Asked by Jeremy Paxman what “on earth” he was doing “breaking bread with the head of an occupying power”, McGuinness said:

I have many reasons why I shouldn’t meet with Queen Elizabeth, but she too has many reasons why she shouldn’t meet with me. But we both thought it was an important thing to do.

The Queen herself even quipped “well, I’m still alive anyway” after being asked how her visit to Belfast in 2016 was going.

Portrait of Queen Source: Jeff Spicer

This friendliness to the head of the British monarchy was a sign of how things had changed regarding Sinn Féin’s approach to the royal family. But it didn’t come without much work behind the scenes.

McGuinness said that his party “obviously wasn’t ready” during the Queen’s previous visits, telling Paxman “we have conducted enormous conversations and discussion with our own people particularly in advance of Queen Elizabeth’s visit to Belfast” and on whether or not he should be meeting her.

“Effectively people realised in the context of the conflict resolution process that it was very important to be involved not in mealy-mouthed words of reconciliation but actual acts of reconciliation,” he said.

Tweet by @Gerry Adams Source: Gerry Adams/Twitter

Asked what he would have thought if he was told in the 1970s that he would be sitting down for dinner with the Queen of England, McGuinness told Paxman:

“Similarly, I never would have imagined I would have been Minister for Education in a power-sharing government in the North,”, and neither could he have imagined being joint First Minister with Ian Paisley.

And I’m an Irish republican and absolutely dedicated to ending partition and bringing about the unity of the people of the north and the north with the south and we’ve agreed in the context of the Good Friday Agreement that that can only change through a constitutional vote and I am working to achieve that.

But were Sinn Féin’s actions regarding the Queen driven by a fear they would lose political capital if they opted out, Paxman asked McGuinness, who responded:

“That’s not the reason for this at all, I mean I watched the conduct of that visit very, very carefully and I have to say I was tremendously impressed. That Queen Elizabeth was prepared to stand in solemn commemoration of those people who fought against British rule in Ireland; that she was prepared to honour the Irish language in the way she did.”

I do believe that we are inexorably moving towards the reunification of Ireland but it can only happen by purely peaceful and democratic means.

Difficult and testing

In his resignation letter yesterday, McGuinness said that his 10 years in the role were “difficult and testing”, but that he had “sought with all my energy and determination to serve all the people of the north and the island of Ireland by making the power-sharing government work”.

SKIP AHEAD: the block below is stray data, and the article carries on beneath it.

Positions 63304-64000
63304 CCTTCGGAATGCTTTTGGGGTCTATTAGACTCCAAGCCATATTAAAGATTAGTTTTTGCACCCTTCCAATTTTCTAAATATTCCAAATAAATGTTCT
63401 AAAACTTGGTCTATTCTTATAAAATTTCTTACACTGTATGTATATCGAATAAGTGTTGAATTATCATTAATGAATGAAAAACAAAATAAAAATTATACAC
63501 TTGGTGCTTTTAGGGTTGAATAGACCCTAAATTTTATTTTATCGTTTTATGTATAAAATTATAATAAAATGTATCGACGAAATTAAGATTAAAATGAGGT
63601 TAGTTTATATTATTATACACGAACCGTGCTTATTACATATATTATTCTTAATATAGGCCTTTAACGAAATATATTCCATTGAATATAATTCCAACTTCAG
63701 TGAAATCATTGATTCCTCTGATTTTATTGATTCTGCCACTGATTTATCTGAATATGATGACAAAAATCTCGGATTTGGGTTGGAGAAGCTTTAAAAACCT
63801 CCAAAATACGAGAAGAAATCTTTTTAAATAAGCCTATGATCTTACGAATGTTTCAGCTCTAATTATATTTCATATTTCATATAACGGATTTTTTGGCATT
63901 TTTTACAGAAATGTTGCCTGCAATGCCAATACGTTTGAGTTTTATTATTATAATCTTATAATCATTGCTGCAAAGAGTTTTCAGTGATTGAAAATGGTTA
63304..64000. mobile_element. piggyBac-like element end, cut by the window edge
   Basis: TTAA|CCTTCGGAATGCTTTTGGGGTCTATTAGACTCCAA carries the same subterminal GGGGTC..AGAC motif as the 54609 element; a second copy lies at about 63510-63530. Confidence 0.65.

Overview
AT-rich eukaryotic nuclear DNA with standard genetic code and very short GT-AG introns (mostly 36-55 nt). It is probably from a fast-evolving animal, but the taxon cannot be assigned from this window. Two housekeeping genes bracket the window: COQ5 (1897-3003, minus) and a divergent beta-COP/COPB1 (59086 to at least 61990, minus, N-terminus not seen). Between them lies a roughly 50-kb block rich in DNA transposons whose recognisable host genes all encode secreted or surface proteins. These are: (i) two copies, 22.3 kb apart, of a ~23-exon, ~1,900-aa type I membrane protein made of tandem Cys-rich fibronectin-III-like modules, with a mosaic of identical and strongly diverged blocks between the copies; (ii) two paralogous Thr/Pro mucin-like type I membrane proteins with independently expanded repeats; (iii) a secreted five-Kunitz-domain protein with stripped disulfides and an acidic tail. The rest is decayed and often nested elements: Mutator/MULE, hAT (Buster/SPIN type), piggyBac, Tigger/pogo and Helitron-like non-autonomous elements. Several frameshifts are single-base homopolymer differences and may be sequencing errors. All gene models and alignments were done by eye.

He has, he said, “sought to exercise my responsibilities in good faith and to seek resolutions rather than recrimination”, and accused the DUP of never “fully” embracing the “equality, mutual respect and all-Ireland approaches enshrined in the Good Friday Agreement”.

He described the DUP’s handling of the ‘cash for ash’ issue as “completely out of step with the public mood”, saying that the fact Foster has not decided to stand aside means her position is “not credible or tenable”.

Royal visit to Northern Ireland - Day 1 Northern Ireland's First Minister Peter Robinson (left) and Deputy First Minister Martin McGuinness sit together in St Patrick's Church in Belfast during a visit by the Prince of Wales in 2015 Source: PA Archive/PA Images

McGuinness has had to pull out of recent engagements for health reasons, but he said yesterday that his health was not part of his decision to resign.

“Health has got absolutely nothing to do with it whatsoever,” McGuinness told journalists.

Whether health concerns do go on to determine how his career progresses, a look back at McGuinness’s years in politics so far is a look at how much those in power in Northern Ireland have changed.

For a former IRA member to shake hands with the Queen, and have a good personal relationship with the leader of the DUP, was unprecedented back in the 1970s. But for Nothern Ireland to progress, and for change to occur, uncomfortable compromise has been needed at all levels.

For Sinn Féin to occupy the place it does in the power-sharing executive, those in the party have had to take public steps that they previously would not have countenanced.

But McGuinness’s resignation does also show that the stability of power sharing can never be taken for granted. He and Foster do not have the relationship he and Paisley had – and neither the DUP or Sinn Féin are looking like they will back down given their takes on the ‘cash for ash’ scandal.

“We now need an election to allow the people to make their own judgement on these issues democratically at the ballot box,” concluded McGuinness. What happens next will  most likely be up to the people to decide, as they gear up for a possible election.

Read: Martin McGuinness resigns as Northern Ireland Deputy First Minister>